FOSSI | Deloitte Checks In With Their FOSSI Scholars

Deloitte Checks In With Their FOSSI Scholars

Pictured above: Keliy Haynes (left) and Kaila White (right)
Pictured above: Keliy Haynes (left) and Kaila White (right)
February 10, 2022

At the end of last year, Dave Yankovitz and Kenneth Woolridge, who represent FOSSI sponsor Deloitte and who both specialize in chemicals, materials, and downstream, sat down with scholars  Keliy Haynes and Kaila White to hear about their first semester in college and their thoughts on the FOSSI program. Keliy attends Bethune Cookman University and is majoring in chemistry. Kaila attends North Carolina A&T State University and just switched her major from biomedical engineering to chemical engineering. 

Deloitte: How are things going for you this first semester?

Kaila: My semester went very well. I learned to focus more. I learned not to follow the crowd and am more disciplined about my studies. I finished with all As and one B. My favorite class this semester was my Chemical Lab and I enjoyed the hands on work. 

Keliy: Both my best and most challenging experience has been how to handle people with different personalities and backgrounds. I was able to meet a small group of people who became my support system. We are all dedicated, focused and like-minded. Classes went well. I finished with a 4.0. and I connected with the athletics media team and begin taking photos at the college football games. My concern is transportation. I am trying to make the best of not having a car!

Deloitte: How is it being paired with a corporate sponsor? How can we best help you?

Kalia: I just received another scholarship, the Target Scholarship. I now have two companies keeping up with me. I must admit there is a lot of pressure on me, because I do not want to disappoint my corporate sponsors and want to maintain my scholarships. However, the benefit of having someone in my corner outweighs the pressure. It is cool knowing I have sponsors looking out for me.

Keliy: The biggest thing right now is sponsor-provided opportunities that will help me build my resume and get exposure/experience. I understand my major is super broad, so I would appreciate getting exposure to a variety of different areas pertaining to my major.

Deloitte: What are your overall thoughts of the FOSSI program?

Kalia: FOSSI is going well. I like the webinars and mentoring. I think the program is good and it is providing mentorship and career planning resources.

Keliy: I have a great appreciation for the whole endeavor to connect underrepresented minorities with companies like Deloitte. I think it was a super outstanding idea to create that support. So far, so good and I am looking forward to more meetings and interactions in the year ahead.

Deloitte: After this first semester experience, has your passion to pursue a degree in a STEM-related field changed?

Kalia: After the first semester, my passion grew because I did so well in my chemistry class. My confidence grew and I know now that I can do this. I switched my major because I felt there would be more opportunities and chemical engineering fits my career choice of environmental protection. Being from Maryland, I know how important the Chesapeake Bay is to the local ecosystem and I am also familiar with the pollution problem with the Chesapeake Bay. My goal is to learn how to clean out the bay and improve the marine life and overall ecosystem. I would then expand my success globally to places like India.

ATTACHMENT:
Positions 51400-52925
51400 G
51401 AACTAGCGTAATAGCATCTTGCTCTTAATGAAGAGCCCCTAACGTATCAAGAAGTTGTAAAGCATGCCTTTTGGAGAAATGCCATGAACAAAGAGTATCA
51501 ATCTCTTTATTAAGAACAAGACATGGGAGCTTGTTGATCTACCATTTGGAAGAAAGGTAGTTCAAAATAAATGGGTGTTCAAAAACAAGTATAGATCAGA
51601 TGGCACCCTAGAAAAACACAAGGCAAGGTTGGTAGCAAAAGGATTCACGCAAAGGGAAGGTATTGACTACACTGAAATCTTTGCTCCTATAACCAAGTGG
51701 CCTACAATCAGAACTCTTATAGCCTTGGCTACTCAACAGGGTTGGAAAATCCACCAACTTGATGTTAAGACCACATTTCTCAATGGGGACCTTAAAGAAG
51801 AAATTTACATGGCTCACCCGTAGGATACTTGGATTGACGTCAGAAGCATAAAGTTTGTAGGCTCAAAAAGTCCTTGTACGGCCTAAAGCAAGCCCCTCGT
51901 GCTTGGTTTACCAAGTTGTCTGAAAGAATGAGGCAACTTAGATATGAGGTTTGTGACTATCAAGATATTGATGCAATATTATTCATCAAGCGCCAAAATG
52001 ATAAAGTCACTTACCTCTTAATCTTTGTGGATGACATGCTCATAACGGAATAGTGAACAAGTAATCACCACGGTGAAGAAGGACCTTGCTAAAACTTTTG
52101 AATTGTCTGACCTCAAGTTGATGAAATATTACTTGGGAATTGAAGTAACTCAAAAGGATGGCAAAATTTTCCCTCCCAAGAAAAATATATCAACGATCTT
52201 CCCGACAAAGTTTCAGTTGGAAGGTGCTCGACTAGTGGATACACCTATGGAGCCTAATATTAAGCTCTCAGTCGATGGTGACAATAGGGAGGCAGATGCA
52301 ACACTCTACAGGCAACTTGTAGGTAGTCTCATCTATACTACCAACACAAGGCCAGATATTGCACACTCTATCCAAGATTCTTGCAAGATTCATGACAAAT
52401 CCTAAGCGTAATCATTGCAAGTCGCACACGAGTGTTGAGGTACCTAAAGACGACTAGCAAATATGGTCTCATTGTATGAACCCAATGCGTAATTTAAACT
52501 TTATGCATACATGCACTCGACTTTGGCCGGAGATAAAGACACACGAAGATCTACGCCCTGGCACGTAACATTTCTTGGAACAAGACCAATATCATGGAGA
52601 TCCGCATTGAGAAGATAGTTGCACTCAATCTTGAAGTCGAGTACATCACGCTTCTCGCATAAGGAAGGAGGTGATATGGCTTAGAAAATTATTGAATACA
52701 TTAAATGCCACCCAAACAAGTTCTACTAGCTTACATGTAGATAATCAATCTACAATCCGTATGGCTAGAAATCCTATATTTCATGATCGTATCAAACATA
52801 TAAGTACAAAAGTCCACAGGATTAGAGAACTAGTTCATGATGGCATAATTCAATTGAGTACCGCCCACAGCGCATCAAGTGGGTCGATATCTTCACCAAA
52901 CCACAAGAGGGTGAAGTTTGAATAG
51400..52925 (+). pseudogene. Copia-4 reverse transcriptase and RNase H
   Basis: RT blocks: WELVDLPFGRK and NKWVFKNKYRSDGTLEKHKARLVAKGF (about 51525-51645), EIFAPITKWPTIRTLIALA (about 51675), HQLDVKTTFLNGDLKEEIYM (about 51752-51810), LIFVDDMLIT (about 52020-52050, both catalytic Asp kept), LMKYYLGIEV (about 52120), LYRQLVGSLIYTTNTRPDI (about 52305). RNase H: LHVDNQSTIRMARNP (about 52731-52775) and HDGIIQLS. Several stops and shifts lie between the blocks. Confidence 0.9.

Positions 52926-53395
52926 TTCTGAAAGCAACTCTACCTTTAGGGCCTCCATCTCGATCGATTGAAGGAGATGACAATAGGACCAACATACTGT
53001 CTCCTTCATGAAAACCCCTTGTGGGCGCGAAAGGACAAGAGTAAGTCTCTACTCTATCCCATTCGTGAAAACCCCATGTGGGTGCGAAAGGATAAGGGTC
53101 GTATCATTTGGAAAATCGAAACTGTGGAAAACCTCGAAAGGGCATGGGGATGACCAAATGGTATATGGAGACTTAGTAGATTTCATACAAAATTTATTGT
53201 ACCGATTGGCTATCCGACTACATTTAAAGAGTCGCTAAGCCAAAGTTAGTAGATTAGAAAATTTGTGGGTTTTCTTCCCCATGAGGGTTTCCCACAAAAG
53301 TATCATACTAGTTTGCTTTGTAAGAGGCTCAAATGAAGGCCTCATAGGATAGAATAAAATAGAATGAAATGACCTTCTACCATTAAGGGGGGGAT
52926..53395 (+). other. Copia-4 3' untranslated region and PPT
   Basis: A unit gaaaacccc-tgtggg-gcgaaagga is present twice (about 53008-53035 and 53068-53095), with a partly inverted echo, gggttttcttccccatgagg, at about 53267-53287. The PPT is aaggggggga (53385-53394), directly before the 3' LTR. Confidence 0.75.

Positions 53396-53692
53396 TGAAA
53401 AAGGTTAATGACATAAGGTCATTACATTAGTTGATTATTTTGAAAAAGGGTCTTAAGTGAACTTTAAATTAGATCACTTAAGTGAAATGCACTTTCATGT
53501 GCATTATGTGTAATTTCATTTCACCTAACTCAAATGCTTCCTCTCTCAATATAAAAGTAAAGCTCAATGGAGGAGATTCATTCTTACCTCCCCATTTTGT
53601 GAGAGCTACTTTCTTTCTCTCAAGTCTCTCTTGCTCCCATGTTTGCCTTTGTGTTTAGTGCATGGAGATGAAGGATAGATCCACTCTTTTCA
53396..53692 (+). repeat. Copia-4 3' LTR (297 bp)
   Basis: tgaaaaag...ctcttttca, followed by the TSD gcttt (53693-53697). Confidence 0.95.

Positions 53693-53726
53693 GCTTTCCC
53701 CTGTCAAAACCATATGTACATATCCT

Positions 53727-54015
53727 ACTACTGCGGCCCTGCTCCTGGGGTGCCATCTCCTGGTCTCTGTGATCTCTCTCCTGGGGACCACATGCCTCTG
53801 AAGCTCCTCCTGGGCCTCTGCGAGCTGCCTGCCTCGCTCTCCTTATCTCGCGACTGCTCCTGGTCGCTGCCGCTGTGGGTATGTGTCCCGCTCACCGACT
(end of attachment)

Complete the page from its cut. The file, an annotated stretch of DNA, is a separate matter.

Keliy: Yes, the passion has increased. I appreciate what I have learned so far, and this semester showed me that I am good at it. I am certain that I will keep this major all 4 years because I love chemistry and I am doing well in it. I also feel it will prepare me for chiropractor school. When I was younger, I had the beginning stages of scoliosis, so my mom took me to a chiropractor who was able to work with me to straighten my back and walk up right. This experience jump started my passions for chiropractic and holistic care.

Deloitte: Has your perspective on HBCUs changed since you have completed a semester?

Kalia: Yes, somewhat. A&T is a great school. It is the largest HBCU producer of Black Engineers mainly because it is the largest HBCU. The culture is centered around the school. A lot of individuals spoke about A&T being great simply because it is A&T. After this first semester, I am learning for myself why A&T is great.  At A&T, I am surrounded with like-minded people who support me. It’s been cool and fun attending A&T. Both my mom and dad attended HBCUs. My father and uncle attended North Carolina A&T. My mother started at Howard University and finished at North Carolina Central.

Keliy Haynes: I did not know much when I came in. I really did not have many expectations or anticipations; I just wanted to see what everything would be like. I like it.  My school is very small, but they really support me. I do not need a bunch of big classrooms where you are just a number, and I like having more personal sessions with my professors. I feel like it is even better than I expected because I have had that rapport with my teachers.

In the coming year, Deloitte hopes to have Keliy and Kalia visit their offices and participate in company events that will help them get a better understanding of who Deloitte is culturally and how a corporation works. In the future, they hope to offer them hands-on opportunities at Deloitte.